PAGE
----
3 April 2019
Transcript - #2019062, 2019

Interview with Sarah Harris, Angela Bishop, Kerri-Anne Kennerley & Merrick Watts, Studio 10, Channel 10

Subjects: 2019-20 Budget

SARAH HARRIS:

Mr Frydenberg, welcome to Studio 10.

JOSH FRYDENBERG:

Good morning. Nice to be with you.

SARAH HARRIS:

Much is being made of this $7 billion dollar surplus but, as the secretary of the ACTU has tweeted this morning, what's the point of a surplus if working Australians are struggling to pay the bills?

JOSH FRYDENBERG:

Well, the first thing to say is there's lots in this Budget for all Australians, in fact we're providing the largest tax cuts since the time of the Howard Government, which will ensure more money is in the people, in the pocket of working Australians. There's more funding for health and education, for disability support, for aged care. There's infrastructure spending, so that we can bust the congestion in our cities, get people to work sooner and get people home earlier. So, there's lot in this Budget that deals with cost of living, growing the economy and providing the essential services, but it's important to keep the Budget in the black because if you are running surpluses and paying down debt, then the interest bill, like a household mortgage, the interest bill for the Government is lower which means more money for the things that people really need. That's why it's important to run balanced Budgets, that's why it's important to be responsible with the fiscal management.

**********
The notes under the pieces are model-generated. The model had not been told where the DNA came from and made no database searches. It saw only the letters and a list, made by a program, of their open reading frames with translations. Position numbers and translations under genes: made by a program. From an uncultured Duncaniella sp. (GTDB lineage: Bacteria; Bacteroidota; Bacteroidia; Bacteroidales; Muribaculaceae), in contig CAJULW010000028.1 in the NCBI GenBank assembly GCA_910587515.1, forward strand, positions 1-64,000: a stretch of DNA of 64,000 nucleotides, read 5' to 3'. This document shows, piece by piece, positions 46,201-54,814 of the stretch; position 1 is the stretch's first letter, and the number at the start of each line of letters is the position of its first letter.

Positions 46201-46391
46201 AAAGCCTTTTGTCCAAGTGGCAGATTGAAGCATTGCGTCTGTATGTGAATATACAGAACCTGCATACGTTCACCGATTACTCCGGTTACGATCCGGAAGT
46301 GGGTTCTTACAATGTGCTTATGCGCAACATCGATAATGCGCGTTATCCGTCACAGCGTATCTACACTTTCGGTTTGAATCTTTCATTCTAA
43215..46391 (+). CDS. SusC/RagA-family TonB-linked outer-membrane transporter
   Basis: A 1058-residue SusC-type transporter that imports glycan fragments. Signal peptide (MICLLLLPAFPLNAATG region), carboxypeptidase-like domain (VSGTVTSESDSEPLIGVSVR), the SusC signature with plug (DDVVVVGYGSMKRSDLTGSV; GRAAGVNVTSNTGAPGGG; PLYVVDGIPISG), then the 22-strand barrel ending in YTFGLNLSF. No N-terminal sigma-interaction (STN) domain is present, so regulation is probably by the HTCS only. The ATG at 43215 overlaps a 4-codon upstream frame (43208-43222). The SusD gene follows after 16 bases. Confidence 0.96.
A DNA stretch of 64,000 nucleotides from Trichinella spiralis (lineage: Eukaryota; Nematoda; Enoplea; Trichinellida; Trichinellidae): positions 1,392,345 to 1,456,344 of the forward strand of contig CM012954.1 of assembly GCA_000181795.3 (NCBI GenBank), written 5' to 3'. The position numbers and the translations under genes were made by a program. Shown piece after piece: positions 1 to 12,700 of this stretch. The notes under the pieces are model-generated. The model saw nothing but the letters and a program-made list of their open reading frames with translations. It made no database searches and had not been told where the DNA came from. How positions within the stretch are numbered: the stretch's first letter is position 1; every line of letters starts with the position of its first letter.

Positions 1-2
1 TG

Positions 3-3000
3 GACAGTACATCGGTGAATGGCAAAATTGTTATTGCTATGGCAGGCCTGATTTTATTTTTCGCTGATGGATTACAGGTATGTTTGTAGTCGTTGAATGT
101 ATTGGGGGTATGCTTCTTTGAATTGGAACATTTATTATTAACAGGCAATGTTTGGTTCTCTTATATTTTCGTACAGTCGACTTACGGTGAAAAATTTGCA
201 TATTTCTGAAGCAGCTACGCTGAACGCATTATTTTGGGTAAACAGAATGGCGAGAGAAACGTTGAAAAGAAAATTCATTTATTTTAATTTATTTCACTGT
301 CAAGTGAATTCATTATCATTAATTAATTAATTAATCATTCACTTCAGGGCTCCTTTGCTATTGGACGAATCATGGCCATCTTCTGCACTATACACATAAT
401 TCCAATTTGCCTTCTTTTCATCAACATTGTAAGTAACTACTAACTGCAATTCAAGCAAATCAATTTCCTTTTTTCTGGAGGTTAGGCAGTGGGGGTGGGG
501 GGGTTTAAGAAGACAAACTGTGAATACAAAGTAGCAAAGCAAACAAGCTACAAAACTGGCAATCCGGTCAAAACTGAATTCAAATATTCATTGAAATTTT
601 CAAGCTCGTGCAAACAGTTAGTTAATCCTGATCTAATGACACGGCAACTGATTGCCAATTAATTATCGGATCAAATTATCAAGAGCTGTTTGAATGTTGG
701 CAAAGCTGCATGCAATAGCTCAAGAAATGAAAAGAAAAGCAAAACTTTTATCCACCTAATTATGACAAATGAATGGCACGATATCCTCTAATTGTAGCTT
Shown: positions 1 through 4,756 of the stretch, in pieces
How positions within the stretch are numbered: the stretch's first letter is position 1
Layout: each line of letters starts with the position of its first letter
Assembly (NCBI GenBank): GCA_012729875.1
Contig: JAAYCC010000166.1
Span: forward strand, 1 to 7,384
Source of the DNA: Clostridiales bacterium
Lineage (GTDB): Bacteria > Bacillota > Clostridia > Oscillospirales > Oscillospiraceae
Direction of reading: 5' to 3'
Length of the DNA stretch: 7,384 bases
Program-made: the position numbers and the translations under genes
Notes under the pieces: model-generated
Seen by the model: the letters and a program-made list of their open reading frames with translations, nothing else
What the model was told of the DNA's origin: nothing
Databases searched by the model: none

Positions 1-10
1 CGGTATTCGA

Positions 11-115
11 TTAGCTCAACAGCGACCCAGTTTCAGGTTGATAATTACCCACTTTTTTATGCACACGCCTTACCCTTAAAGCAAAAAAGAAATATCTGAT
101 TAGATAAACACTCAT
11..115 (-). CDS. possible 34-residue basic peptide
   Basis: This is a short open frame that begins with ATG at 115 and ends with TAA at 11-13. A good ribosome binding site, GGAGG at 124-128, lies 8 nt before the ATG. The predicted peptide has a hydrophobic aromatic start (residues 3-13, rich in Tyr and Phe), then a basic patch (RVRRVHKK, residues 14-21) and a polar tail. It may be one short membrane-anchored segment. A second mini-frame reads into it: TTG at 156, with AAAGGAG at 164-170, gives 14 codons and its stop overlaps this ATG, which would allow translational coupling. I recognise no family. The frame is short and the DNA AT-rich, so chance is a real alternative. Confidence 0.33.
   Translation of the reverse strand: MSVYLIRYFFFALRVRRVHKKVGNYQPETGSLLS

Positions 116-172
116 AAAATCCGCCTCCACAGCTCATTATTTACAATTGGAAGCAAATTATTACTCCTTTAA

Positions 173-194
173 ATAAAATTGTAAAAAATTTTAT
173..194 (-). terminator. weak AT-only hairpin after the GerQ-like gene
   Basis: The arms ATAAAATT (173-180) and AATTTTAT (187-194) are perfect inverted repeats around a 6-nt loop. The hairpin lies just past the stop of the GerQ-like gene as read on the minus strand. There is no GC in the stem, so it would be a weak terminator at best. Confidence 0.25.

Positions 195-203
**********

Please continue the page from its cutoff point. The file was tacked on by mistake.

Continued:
KERRI-ANNE KENNERLEY: